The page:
I DECIDED to visit both sit-in sites in order to express my solidarity with both protests.
First of all I visited the members of parliament in the Red Cross building. That was not our first meeting: four years ago I visited Muhammad Abu Ter at his home in the Tsur Baher neighborhood. We were joined by Ahmad Attoun, one of the three (the other two are Muhammad Totah and Khaled Abu Arafa.)
On that occasion, I was also a member of a Gush Shalom delegation. The conversation was friendly, but entirely political in character. Our aim was to explore the possibilities for an Israel-Hamas dialogue, as part of the effort for Israeli-Palestinian peace.
Abu Ter, a friendly
person by nature, is well known in
We gained the clear impression that it is possible to talk with Hamas, and that their positions are far less extreme than they may seem.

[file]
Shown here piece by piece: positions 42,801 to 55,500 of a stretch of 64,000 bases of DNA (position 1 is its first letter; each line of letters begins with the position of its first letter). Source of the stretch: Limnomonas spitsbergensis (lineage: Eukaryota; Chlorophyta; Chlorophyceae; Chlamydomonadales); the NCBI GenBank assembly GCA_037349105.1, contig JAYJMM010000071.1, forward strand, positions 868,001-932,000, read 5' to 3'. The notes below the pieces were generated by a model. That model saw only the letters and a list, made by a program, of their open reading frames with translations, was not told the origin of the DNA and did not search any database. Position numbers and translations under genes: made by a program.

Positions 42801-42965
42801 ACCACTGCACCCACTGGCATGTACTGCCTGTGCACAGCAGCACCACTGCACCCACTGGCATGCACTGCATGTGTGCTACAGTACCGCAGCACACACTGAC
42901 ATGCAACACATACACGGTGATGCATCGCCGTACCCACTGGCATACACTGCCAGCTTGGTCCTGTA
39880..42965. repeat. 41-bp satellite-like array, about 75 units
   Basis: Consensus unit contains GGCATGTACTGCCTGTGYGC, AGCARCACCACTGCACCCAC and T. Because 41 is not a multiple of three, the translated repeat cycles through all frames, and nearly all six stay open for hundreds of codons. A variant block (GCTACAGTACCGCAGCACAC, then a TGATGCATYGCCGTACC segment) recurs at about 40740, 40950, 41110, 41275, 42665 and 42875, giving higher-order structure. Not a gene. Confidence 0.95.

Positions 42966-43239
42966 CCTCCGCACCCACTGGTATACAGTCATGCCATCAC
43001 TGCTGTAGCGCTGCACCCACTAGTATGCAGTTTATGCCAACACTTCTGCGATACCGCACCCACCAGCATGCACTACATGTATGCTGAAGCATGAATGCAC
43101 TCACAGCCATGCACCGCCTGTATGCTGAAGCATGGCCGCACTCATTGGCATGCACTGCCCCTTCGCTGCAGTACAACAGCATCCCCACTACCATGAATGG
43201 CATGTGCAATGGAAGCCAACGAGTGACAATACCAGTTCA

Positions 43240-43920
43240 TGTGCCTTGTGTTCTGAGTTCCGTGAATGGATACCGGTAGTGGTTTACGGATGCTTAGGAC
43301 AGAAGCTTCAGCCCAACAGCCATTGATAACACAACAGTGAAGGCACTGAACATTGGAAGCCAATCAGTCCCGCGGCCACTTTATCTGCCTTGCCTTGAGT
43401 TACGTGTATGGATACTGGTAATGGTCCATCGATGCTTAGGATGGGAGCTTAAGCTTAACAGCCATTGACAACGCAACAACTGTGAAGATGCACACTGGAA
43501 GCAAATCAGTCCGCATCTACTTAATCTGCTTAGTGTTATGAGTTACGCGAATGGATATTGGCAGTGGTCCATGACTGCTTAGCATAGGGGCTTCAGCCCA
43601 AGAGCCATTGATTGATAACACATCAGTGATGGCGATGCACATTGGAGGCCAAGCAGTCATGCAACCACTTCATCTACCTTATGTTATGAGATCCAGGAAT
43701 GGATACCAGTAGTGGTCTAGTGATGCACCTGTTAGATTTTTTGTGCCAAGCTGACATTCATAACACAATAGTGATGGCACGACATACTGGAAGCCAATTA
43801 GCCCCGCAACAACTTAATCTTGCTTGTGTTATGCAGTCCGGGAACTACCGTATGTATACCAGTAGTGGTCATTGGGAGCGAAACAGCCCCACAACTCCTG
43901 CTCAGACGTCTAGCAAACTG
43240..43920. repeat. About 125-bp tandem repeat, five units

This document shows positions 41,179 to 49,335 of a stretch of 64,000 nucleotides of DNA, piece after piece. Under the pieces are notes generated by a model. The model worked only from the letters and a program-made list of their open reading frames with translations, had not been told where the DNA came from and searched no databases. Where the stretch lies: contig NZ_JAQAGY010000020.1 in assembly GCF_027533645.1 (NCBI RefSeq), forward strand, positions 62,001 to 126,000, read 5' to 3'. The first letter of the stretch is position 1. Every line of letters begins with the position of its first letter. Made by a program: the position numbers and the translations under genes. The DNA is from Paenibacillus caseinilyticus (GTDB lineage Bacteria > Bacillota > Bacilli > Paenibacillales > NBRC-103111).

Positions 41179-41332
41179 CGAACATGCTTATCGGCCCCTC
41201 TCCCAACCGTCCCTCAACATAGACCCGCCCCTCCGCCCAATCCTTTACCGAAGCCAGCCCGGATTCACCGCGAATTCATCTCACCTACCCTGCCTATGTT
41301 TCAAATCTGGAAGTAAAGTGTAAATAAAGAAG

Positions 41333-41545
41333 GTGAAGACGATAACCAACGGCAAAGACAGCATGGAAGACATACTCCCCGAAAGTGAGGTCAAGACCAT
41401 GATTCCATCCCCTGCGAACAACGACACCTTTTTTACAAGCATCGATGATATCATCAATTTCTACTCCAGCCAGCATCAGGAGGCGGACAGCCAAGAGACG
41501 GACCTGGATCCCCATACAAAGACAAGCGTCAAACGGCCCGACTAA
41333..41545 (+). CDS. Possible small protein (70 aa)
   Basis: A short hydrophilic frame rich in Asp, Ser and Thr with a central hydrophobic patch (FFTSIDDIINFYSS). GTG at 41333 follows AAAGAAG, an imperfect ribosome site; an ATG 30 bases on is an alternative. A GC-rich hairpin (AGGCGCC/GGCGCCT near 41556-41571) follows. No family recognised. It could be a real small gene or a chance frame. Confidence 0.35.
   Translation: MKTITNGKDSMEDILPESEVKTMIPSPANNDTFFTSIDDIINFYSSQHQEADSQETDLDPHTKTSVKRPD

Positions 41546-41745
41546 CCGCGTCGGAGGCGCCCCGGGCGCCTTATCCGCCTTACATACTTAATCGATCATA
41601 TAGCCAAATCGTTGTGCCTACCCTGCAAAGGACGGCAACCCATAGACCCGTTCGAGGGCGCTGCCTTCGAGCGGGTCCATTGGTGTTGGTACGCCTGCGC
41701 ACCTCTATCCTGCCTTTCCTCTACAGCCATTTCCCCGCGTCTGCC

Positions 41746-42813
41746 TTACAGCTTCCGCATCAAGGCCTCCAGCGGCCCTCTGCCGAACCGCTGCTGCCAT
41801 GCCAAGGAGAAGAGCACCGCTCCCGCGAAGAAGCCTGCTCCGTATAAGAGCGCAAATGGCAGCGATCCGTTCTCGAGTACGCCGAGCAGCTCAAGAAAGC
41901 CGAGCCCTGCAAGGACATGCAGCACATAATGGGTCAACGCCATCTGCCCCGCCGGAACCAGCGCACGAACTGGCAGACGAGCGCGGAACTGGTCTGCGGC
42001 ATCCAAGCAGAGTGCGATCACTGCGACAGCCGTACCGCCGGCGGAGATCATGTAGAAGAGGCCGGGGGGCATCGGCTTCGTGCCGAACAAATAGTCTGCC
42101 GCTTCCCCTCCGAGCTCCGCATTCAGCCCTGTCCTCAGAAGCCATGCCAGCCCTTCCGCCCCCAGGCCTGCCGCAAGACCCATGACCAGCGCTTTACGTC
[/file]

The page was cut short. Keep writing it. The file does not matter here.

Immediately after, all four were arrested. During their “trial” we demonstrated outside the military camp where it took place.
AT THIS week’s meeting with the three threatened with expulsion, I voiced the evident: that there is no legal or moral right to expel a person from his home and his town, especially not for his political opinions. East Jerusalem is occupied territory, and the expulsion of people from occupied territories is expressly prohibited by international law.